I am a huge fan of travel guru and noted nice guy, Rick Steves. He started with great books (Europe Through the Back Door) after traveling around Europe working as a piano tuner. Now, he’s all over PBS TV and Radio and his radio shows are now podcasted. He is totally in me “hero file.” Not only did build a kind and gracious empire promoting travel, good times and friendship from Edmonds, WA but he is also an outspoken and noble endorser of cannabis use and tolerance and chillaxing in general. He is now a member of the Norml advisory board and his ‘regular American dorky dad’ persona is just what ‘regualr dorky Americans’ need to see to push the cannabis bogey man image out of their minds.
I could go on and on but i was eager to let you know that his podcasts are getting better and better and these two (along with one about Prague i listened to this morning) are great examples. Not just ‘which hotel to stay in’ but real global/local minded discourse on the thoughts and customs which make us humans rather intriguing. The contrast (fairly unintentional) between Netherland’s noble aloofness and the cubicle-bound American makes for great listening and his recounting of the Road to Santiago is a treat with behind the scenes thoughts about ‘why’ along with the ‘wheres and hows.’
Anyhow, here are a few links to smoke errr. digest:Rick on Amsterdam’s Coffeeshops
Decriminalization of Marijuana
Europe Through an Open Door (interview)
Among the groups that Steves, a Christian who’s active in the Lutheran Church, supports are Bread for the World, Greenpeace, and NORML, which advocates the decriminalization of marijuana. His trips to Holland, he says, have shown him there are more compassionate and sane policies for managing marijuana use and prostitution.
Rick on Social Activism
So subscribe to Rick’s podcast ye mateys and/or grab a couple of samples below.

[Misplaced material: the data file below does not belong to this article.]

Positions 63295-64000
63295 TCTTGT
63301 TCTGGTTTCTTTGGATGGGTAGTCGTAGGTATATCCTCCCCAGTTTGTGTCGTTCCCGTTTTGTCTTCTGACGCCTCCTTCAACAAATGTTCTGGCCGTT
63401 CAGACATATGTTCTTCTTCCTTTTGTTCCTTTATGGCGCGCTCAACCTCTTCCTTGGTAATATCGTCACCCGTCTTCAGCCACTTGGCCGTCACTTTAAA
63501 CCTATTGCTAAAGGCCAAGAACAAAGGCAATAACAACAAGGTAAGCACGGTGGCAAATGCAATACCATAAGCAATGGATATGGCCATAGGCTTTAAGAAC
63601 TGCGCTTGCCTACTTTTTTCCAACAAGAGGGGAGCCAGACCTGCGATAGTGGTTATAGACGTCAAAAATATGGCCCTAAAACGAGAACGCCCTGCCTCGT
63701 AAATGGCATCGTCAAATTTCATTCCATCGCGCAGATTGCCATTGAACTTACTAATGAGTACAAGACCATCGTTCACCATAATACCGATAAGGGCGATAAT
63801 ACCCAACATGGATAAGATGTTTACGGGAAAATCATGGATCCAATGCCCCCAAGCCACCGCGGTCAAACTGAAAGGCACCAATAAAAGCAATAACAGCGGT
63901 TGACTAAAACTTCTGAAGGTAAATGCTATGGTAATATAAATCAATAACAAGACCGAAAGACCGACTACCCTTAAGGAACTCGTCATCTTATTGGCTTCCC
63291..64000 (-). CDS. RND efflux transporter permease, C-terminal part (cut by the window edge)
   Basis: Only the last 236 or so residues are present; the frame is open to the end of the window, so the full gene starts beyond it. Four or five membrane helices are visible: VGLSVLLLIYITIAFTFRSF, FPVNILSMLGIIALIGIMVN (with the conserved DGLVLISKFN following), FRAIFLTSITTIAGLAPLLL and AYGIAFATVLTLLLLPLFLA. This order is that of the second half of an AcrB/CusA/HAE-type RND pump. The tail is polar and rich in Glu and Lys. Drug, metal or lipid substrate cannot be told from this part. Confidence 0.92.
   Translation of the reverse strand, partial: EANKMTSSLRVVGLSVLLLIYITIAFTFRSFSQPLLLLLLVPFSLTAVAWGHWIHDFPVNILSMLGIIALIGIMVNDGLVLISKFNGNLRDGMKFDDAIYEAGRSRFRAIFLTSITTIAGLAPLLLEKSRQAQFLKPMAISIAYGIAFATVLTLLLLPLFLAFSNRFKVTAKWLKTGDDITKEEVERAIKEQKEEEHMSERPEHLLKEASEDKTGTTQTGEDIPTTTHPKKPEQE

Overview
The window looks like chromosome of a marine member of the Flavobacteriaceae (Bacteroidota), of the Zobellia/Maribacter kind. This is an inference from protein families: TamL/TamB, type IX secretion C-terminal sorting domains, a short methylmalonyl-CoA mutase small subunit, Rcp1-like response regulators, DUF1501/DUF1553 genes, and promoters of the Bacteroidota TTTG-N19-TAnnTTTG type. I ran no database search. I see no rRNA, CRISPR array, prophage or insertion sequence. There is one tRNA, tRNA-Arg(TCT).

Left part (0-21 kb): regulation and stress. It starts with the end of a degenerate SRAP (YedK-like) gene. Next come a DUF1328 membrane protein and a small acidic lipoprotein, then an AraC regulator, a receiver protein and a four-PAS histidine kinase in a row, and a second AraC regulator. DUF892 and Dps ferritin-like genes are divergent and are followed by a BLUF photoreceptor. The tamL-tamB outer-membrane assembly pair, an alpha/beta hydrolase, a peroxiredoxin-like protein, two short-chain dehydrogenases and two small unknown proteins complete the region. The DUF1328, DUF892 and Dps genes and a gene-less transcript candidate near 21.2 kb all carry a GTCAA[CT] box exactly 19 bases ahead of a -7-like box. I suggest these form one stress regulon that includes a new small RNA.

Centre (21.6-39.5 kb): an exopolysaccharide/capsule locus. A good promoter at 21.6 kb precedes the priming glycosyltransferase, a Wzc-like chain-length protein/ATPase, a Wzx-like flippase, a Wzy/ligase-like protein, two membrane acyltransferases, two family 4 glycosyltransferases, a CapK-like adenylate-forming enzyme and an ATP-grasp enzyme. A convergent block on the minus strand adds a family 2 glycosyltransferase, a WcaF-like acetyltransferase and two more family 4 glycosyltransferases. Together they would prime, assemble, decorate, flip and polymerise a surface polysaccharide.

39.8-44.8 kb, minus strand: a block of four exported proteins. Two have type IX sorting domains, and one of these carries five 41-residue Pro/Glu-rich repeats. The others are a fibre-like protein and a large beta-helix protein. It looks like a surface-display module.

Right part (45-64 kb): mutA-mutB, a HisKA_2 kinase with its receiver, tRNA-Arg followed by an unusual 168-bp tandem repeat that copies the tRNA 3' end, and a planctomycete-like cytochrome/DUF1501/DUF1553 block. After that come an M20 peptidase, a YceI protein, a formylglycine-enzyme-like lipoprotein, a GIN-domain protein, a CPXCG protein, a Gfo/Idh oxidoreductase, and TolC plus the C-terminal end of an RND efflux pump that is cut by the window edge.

Dutch Tolerance and The Overworked American Airdate: April 28, 2007
Rick chats with tour guide Ton Van Garderen from The Netherlands about how Amsterdam makes its “live and let live” libertine policies work andwhat’s behind the Dutch reputation for being “tolerant.”
We’llalso assess the state of the overworked American with author and documentary producer John DeGraff to see how we can reclaim some of the time we never seem to have enough of.
John Degraff’s website: www.timeday.org
Pilgrimage on El Camino de Santiago in Spain, Tourism in Iran
Airdate: March 31, 2007
We learn about El Camino de Santiago de Compostela from a man who takes tourists on updated versions of this medieval pilgrimage route and catch up with a Lonely Planet Iran researcher who finds that, despite the country’s heavy-handed rulers, the Iranian people are some of the most welcoming you’ll find anywhere. Plus we have a new round of listeners’ travel haiku to share.
Note: I am fascinated by the Camino de Santiago where pilgrims walk for thousands of miles to get near the (alleged) bones of St. James as we learned arriving their the day the Pope JP2 died. The next day were impromptu parades and masses at the giant cathedral (my first Catholic mass too). I did a wee bit of writing a few painting too – maybe i’ll finish them sometime – here’s a photo in the meantime.
Rick Steves Europe: Travel with Rick Steves: Program Archives